A Singaporean auntie laughed when I once mentioned my late grandmother’s “gambling rice,” a one-dish meal she concocted that was easy to make — and for busy gamblers to eat — in the little gambling den she ran.
“Gambling rice?” my auntie said. “We called it ‘landuo fan!”
Lazy rice — a name that’s stuck with me ever since.
I’ve been all about lazy food in my kitchen recently — with a book deadline looming, food has become immaterial. (During a recent month of writing at The Studios of Key West in Florida, strong Cuban coffee was my main sustenance some days.)
So recently in Brooklyn, cooking has become all about looking in the fridge and throwing dishes together. Some of these winged-it meals, however, have turned out so much tastier than expected that I’ve started recording the haphazard madness that led to their being.
One of the favorites so far? Chinese roast pork with broccoli in an easy home-made char siu gravy. It’s so easy that dinner took a little over 10 minutes to make. Want the recipe? Just click on through …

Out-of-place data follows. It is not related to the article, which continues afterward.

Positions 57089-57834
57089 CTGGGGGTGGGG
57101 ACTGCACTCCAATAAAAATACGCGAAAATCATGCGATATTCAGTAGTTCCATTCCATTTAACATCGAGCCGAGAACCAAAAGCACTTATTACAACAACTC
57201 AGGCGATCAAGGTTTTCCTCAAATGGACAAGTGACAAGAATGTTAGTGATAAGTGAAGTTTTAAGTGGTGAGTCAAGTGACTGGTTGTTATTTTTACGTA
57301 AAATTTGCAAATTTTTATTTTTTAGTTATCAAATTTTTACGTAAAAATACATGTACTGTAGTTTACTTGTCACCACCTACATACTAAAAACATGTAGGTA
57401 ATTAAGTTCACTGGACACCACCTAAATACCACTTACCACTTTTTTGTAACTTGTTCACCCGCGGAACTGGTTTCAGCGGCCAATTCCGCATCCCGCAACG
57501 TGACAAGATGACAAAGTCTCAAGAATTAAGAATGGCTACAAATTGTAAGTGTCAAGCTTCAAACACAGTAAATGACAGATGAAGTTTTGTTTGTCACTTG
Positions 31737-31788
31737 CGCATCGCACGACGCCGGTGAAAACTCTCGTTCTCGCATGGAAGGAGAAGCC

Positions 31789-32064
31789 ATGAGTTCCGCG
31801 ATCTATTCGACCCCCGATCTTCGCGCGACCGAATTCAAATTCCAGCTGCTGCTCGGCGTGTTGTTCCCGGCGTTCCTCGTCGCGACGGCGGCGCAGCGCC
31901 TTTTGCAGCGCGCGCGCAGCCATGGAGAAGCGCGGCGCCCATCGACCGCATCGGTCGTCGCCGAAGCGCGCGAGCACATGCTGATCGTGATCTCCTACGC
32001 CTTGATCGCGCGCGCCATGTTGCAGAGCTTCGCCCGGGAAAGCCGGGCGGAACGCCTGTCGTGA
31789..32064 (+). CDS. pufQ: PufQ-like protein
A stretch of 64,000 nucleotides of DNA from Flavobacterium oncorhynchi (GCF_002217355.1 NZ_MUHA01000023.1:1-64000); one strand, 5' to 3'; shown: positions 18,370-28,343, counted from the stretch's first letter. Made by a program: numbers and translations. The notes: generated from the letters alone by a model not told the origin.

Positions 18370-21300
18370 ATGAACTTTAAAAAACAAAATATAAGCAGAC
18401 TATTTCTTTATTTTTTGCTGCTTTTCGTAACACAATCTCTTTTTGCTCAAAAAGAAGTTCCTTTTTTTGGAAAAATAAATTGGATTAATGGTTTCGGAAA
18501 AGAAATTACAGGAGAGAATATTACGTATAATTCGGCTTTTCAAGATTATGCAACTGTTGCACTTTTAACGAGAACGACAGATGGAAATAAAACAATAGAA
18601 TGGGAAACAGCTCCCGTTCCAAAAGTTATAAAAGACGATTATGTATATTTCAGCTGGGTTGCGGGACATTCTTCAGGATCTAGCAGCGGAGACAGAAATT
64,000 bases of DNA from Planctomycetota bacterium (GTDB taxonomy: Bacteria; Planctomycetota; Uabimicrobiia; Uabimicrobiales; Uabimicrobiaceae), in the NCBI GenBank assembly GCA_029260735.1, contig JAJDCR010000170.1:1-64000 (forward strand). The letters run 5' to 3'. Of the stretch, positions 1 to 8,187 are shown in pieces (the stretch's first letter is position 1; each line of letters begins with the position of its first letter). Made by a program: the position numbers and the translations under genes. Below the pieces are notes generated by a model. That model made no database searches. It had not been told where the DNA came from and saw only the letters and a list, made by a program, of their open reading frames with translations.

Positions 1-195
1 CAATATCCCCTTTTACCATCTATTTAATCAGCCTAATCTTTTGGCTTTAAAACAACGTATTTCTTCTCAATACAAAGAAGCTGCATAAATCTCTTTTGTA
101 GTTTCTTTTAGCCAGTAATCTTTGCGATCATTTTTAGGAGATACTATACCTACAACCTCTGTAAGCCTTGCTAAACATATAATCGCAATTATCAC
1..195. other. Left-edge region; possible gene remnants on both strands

Chinese Roast Pork & Broccoli Stir-Fry with Char Siu Gravy
- 1 /2 pound Chinese roast pork, sliced
- 4 to 5 cloves of garlic, minced
- 1 pound broccoli crowns, cut into bite-sized pieces
- 2 TB vegetable or corn oil
- 3/4 to 1 cup chicken broth — or more, depending on how much gravy you’d like
- 1/3 cup hoisin sauce
- 1/4 cup honey
- 1/4 cup dark soy sauce
- 3 tablespoons Chinese Shaoxing wine (or use dry sherry as a substitute)
- 1 teaspoon Chinese five spice powder
Mix together gravy ingredients and set aside — this amount above will yield about one cup. You’ll only need about half a cup so you can pack up the rest.
Heat oil in wok over high heat until it’s sizzling, toss in garlic and stir-fry very quickly for about 30 seconds. (You want the garlic to get fragrant but not burned.) Add roast pork, stir-fry for a minute then quickly add broccoli, chicken broth and gravy by the tablespoon, mixing very well. If you want the dish to be less salty, add less gravy to the mixture — some might like as little as a tablespoon or two for a more subtle taste. You want to add a maximum of half a cup.
Then, cover the wok and let it cook for two minutes, or until broccoli is bright green and cooked. Give it a big stir and serve immediately with rice.